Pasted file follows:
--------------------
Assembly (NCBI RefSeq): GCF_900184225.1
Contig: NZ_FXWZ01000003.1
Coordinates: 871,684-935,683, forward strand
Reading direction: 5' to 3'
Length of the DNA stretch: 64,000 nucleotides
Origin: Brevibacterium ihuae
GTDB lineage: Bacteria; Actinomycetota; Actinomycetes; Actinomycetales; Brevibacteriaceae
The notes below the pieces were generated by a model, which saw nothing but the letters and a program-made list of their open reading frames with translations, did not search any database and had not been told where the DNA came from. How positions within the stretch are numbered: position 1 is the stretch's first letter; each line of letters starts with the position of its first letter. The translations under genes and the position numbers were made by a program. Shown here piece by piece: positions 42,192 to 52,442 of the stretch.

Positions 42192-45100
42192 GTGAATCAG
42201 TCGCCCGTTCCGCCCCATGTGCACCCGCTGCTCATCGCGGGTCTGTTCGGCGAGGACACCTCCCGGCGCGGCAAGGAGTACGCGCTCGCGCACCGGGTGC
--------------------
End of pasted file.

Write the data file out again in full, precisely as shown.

Assembly (NCBI RefSeq): GCF_900184225.1
Contig: NZ_FXWZ01000003.1
Coordinates: 871,684-935,683, forward strand
Reading direction: 5' to 3'
Length of the DNA stretch: 64,000 nucleotides
Origin: Brevibacterium ihuae
GTDB lineage: Bacteria; Actinomycetota; Actinomycetes; Actinomycetales; Brevibacteriaceae
The notes below the pieces were generated by a model, which saw nothing but the letters and a program-made list of their open reading frames with translations, did not search any database and had not been told where the DNA came from. How positions within the stretch are numbered: position 1 is the stretch's first letter; each line of letters starts with the position of its first letter. The translations under genes and the position numbers were made by a program. Shown here piece by piece: positions 42,192 to 52,442 of the stretch.

Positions 42192-45100
42192 GTGAATCAG
42201 TCGCCCGTTCCGCCCCATGTGCACCCGCTGCTCATCGCGGGTCTGTTCGGCGAGGACACCTCCCGGCGCGGCAAGGAGTACGCGCTCGCGCACCGGGTGC